Environmental Context Mediates Biodiversity–Ecosystem Functioning Relationships in Coastal Soft-sediment Habitats
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The ongoing loss of biodiversity and global environmental changes severely affect the structure of coastal ecosystems. Consequences, in terms of ecosystem functioning, are, however, difficult to predict because the context dependency of the biodiversity–ecosystem function relationships within these heterogeneous seascapes is poorly understood. To assess the effects of biological and environmental factors in mediating ecosystem functioning (nutrient cycling) in different natural habitats, intact sediment cores were collected at 18 sites on a grain size gradient from coarse sand to silt, with varying organic matter content and vegetation. To assess ecosystem functioning, solute fluxes (O2, NH4+, PO43−, Si) across the sediment–water interface were measured. The macrofaunal communities changed along the grain size gradient with higher abundance, biomass and number of species in coarser sediments and in habitats with more vegetation. Across the whole gradient, the macrofauna cumulatively accounted for 25% of the variability in the multivariate solute fluxes, whereas environmental variables cumulatively accounted for 20%. Only the biomass and abundance of a few of the most dominant macrofauna species, not the number of species, appeared to contribute significantly to the nutrient recycling processes. Closer analyses of different sediment types (grouped into coarse, medium and fine sediment) showed that the macrofauna was an important predictor in all sediment types, but had the largest impact in fine and medium sediments. The results imply that even if the ecosystem functioning is similar in different sediment types, the underpinning mechanisms are different, which makes it challenging to generalize patterns of functioning across the heterogeneous shallow coastal zones.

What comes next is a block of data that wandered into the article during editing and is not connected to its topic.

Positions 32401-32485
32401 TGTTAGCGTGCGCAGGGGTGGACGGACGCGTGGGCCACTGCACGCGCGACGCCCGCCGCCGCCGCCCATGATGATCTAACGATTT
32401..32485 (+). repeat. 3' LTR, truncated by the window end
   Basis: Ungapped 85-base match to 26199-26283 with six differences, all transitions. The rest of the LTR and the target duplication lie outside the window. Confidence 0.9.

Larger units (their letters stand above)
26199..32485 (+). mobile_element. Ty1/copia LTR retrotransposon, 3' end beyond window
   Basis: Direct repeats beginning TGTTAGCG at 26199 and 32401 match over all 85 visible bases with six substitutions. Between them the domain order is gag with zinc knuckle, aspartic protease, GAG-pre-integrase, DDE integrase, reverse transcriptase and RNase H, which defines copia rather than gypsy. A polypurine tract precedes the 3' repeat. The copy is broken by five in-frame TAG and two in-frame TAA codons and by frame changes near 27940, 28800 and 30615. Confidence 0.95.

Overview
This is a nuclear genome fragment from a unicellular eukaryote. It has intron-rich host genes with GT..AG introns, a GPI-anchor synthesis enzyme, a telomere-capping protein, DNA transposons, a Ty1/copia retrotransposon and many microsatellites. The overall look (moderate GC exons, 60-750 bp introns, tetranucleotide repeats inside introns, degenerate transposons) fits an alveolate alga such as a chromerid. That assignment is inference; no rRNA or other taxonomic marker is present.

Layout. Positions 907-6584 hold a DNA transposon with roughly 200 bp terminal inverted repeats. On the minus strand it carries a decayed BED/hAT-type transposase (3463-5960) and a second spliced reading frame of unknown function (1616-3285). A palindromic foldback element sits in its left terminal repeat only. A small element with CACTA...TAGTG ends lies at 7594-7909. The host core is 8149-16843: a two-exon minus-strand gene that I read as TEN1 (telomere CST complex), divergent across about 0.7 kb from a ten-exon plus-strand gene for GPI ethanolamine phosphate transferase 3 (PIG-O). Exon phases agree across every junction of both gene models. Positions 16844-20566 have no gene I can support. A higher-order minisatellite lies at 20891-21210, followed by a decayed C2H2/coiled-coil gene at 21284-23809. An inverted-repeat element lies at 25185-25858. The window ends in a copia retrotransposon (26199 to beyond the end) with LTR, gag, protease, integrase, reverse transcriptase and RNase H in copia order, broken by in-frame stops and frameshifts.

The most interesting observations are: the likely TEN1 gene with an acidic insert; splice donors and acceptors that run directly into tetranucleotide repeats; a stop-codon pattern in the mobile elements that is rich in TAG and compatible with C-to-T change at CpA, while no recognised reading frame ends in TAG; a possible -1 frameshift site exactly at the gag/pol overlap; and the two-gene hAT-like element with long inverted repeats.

Keywordsbiodiversity–ecosystem functioning benthic macrofauna sediment grain size solute fluxes environmental gradient spatial heterogeneity coastal zone Baltic Sea
This study was funded by Walter and Andrée de Nottbeck Foundation (JG, GB) and the BONUS COCOA project, which was supported by BONUS (Art 185), funded jointly by the EU and the Academy of Finland (AN), and the University of Helsinki (3-year grant to JN). We sincerely thank Judi Hewitt for valuable advice on statistical analyses, Emmi Hänninen for video analyses, and Hanna Halonen and trainees at Tvärminne Zoological Station for valuable practical assistance.
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Conflict of interest
The authors declare that they have no conflict of interest.
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